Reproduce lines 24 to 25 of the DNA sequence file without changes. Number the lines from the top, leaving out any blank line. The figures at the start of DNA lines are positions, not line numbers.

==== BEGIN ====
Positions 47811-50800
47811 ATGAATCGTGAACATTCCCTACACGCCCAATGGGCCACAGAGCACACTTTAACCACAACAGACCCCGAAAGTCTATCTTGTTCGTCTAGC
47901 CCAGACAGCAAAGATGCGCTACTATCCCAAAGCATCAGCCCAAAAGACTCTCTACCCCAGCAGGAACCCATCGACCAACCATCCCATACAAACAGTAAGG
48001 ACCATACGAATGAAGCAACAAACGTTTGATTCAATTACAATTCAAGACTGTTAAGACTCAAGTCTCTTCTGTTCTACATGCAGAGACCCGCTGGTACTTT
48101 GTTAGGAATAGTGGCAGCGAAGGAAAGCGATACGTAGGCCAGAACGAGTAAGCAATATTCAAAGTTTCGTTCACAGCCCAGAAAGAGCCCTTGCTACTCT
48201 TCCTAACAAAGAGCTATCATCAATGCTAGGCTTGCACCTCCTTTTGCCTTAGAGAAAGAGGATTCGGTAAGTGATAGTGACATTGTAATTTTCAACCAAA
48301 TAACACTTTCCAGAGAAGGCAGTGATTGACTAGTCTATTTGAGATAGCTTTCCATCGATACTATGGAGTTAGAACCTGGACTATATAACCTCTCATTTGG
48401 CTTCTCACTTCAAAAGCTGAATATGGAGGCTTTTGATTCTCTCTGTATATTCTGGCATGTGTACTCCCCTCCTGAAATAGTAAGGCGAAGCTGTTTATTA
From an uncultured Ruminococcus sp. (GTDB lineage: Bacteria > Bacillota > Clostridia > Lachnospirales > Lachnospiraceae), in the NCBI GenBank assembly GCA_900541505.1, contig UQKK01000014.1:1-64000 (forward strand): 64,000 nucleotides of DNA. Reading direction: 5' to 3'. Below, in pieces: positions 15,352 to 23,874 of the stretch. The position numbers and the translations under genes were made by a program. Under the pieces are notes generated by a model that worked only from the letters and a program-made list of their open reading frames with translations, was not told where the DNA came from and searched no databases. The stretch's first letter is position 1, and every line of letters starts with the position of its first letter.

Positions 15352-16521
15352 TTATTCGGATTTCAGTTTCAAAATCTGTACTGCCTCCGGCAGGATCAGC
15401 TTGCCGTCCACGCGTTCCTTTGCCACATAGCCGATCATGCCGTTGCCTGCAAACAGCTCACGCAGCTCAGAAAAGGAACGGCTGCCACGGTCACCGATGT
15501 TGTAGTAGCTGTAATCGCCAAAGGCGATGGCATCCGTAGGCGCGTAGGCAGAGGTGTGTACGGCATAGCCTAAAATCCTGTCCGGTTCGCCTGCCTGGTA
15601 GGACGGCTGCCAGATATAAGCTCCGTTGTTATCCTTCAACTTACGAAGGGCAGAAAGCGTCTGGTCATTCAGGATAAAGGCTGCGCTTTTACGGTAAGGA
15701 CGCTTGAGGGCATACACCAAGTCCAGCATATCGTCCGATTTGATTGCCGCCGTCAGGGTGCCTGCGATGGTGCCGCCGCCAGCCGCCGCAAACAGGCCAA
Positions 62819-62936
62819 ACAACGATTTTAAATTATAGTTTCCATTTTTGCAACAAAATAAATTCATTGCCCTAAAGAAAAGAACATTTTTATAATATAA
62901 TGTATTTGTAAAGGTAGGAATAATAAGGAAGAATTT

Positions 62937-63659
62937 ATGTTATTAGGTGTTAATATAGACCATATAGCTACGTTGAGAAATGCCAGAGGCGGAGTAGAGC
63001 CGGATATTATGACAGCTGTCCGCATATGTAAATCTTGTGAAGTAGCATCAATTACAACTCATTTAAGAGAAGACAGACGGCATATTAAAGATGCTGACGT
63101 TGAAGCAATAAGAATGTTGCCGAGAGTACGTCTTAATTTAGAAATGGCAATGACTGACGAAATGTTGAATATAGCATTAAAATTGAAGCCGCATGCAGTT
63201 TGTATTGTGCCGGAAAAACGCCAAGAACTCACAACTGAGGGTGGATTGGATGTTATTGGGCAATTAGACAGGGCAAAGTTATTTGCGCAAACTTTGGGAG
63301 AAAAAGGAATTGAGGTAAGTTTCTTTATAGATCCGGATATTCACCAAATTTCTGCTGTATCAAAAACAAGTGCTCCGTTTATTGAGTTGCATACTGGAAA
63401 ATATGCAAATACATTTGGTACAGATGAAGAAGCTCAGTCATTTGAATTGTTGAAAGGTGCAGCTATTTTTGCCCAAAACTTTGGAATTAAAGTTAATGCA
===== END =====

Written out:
63301 AAAAAGGAATTGAGGTAAGTTTCTTTATAGATCCGGATATTCACCAAATTTCTGCTGTATCAAAAACAAGTGCTCCGTTTATTGAGTTGCATACTGGAAA
63401 ATATGCAAATACATTTGGTACAGATGAAGAAGCTCAGTCATTTGAATTGTTGAAAGGTGCAGCTATTTTTGCCCAAAACTTTGGAATTAAAGTTAATGCA